From Sustainability to Purpose in Beauty

February 2021

As consumer awareness of social and environmental issues increases, steps to improve the beauty industry’s environmental footprint are progressing at a faster pace, driven by a holistic approach of “purpose over profit”. The coming years offer opportunities for technological advances in sustainable beauty innovations. Responsibility rests on companies to make major differences and set higher standards, and on retailers to apply leverage throughout the supply chain.

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Key findings

Sustainability strategies are no longer just the preserve of niche companies

As consumer awareness of social and environmental issues increases, steps to improve the beauty industry’s environmental footprint are progressing at a faster pace. COVID-19 has also bought a new consciousness that has spotlighted “purpose over profit” – a more holistic approach to sustainability that aims to encompass social, environmental and economic value.

Younger consumers and beauty enthusiasts are key drivers

Millennial and Generation Z consumers are driving the industry push for sustainable beauty, as they are extensive product users, premium buyers, digitally-influenced, and are increasingly influencing the skin care category, in particular.

Innovations are gaining pace across food and ocean waste, recycled materials and refillables

While the development of sustainable initiatives may have been postponed due to COVID-19, the forecast period offers significant opportunities for technological advances in sustainable innovations. The use of bio-based and biodegradable materials is expected to increase, in addition to more recyclable packaging materials, more recycled content usage and new returnable systems.

Multinationals are beginning to ramp up sustainable actions and innovations

With the top 15 global beauty players accounting for over 50% of value sales in the industry, responsibility rests on these companies to make major differences and set higher standards. 2020 saw many leading players, like L'Oréal, Shiseido and Unilever, unveil new sustainability goals and product developments.

Sustainability challenges are more pronounced among retailers

Economic incentives and knowledge are key to address retailers’ lag in adopting more sustainable practices. Beauty specialist retailers are particularly well placed to push forward sustainability, given their customer base, brand assortment, and leverage with brands and suppliers.

 

Introduction

Scope
Key findings

The Evolution of Sustainability

Ethical consumption is being integrated into consumers’ lifestyles
The evolution of beauty from “green” to “clean” to “conscious”
Demand for sustainable features rises, while demand for natural slows
Consumer values evolve as they emerge from lockdown
Definition of sustainability expands to encompass social purpose

Consumer Demand

Who is driving the demand for sustainability?
Millennials and Generation Z drive consumer push for sustainability
Extensive product users care more about sustainable product features
Sustainable features are a greater draw for premium buyers of beauty
Digital beauty consumers lead in desiring ethical features
Penetration of ethical claims highest in skin care, hair care and cosmetics
In skin care, Western Europe has highest share of ethical claims
Canada, France and Germany lead in environmental sustainability
Three largest markets rank in the lower tiers of sustainable behaviour
Colour cosmetics trending upward in sustainability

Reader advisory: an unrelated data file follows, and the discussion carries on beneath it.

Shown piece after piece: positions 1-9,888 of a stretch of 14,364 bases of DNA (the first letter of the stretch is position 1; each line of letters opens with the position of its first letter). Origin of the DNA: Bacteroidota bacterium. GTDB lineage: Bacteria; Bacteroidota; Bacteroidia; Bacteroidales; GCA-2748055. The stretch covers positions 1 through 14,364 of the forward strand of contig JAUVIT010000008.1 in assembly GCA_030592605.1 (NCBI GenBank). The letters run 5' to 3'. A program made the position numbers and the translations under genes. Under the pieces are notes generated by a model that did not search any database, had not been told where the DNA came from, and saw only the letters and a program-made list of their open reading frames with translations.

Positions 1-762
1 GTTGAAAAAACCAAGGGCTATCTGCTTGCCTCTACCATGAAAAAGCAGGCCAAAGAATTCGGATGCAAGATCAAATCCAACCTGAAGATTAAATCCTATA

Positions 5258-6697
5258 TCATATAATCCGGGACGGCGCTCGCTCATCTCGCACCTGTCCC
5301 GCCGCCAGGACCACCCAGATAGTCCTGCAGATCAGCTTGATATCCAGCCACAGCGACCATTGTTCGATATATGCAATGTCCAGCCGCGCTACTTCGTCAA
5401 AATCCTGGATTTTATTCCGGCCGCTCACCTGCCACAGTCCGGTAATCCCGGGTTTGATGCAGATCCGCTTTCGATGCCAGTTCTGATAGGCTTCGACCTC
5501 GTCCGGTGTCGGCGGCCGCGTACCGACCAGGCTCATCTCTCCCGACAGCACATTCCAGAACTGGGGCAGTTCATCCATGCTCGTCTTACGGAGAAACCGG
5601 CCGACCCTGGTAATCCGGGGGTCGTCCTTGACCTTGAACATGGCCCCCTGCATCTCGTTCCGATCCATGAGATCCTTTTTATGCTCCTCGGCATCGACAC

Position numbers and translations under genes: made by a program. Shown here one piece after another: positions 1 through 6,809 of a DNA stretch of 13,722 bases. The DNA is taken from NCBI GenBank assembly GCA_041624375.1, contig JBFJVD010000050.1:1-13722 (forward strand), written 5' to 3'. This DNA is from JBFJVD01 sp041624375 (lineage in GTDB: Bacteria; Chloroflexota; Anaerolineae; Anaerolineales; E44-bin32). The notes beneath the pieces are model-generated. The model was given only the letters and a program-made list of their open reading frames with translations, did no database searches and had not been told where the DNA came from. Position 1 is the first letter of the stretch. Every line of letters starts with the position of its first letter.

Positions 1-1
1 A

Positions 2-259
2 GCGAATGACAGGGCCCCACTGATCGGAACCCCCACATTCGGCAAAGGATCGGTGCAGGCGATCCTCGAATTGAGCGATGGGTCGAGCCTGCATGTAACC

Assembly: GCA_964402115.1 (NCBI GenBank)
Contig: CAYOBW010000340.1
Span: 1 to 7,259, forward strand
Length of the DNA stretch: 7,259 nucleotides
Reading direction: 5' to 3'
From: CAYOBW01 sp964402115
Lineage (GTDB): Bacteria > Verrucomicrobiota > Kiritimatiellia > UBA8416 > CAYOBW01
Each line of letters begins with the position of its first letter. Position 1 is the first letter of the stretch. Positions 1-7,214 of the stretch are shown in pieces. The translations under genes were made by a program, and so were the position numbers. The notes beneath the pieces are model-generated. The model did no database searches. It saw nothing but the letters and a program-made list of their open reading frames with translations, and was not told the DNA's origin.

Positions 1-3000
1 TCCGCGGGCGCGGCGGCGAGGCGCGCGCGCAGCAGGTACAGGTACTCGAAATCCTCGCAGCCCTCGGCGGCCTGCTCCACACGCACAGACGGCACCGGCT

Wide range of sustainability concepts in the 10 largest beauty markets
Companies will respond to change if consumers demand change

Sustainable Innovations

Embracing a circular economy is key to tackling waste
Innovation in refillable formats extends across all beauty categories
Brands explore alternative packaging materials for the future
Upcycling food waste embraces the circular model beyond packaging
“Blue beauty” encourages brands to pay back environmental debt
Water scarcity encourages development of water-free formulae
Brands ensure supply chain traceability through farm-to-face
Conscious consumerism increases demand for cruelty-free beauty
Quest for sustainable innovations to accelerate post-crisis

Spotlight on Leading Beauty Players

Multinationals begin to rapidly ramp up sustainable actions
L'Oréal recognises its responsibility to drive sustainability
L'Oréal experiments with eco-friendly alternatives to plastic
Est é e Lauder looks towards a more sustainable supply chain
Shiseido unveils new beauty initiatives as part of sustainable goals
Significant efforts by Unilever to reduce the use of virgin plastic
Natura&Co continues to live up to reputation as a sustainable leader
Procter & Gamble experiments in refill innovations
Beiersdorf to publish industry standards for recycled plastic
Henkel tackles plastic waste and poverty in one with recycling scheme

Shopping Sustainably

Sustainability challenges more pronounced among retailers
Economic incentives and knowledge are key to address retailers’ lag
Beauty specialist retailers uniquely poised to push forward sustainability
Initiatives span inclusivity, vegan certification and eco-friendly packaging
Sustainability is part of department stores’ effort to redefine the channel
Other channels install refill stations, revamp packaging, form partnerships
Sustainability momentum still nascent in beauty e-commerce space
Leading e-commerce players test initiatives broader than beauty
Exploring COVID-19 impact on sustainability in beauty and personal care
Sampling to evolve while circular economy grows, driven by grocery

Key Challenges and Future Outlook

Environment-centred sustainability among the priorities in beauty
Sustainability to purpose challenges in beauty (1)
Sustainability to purpose challenges in beauty (2)
What should businesses focus on?
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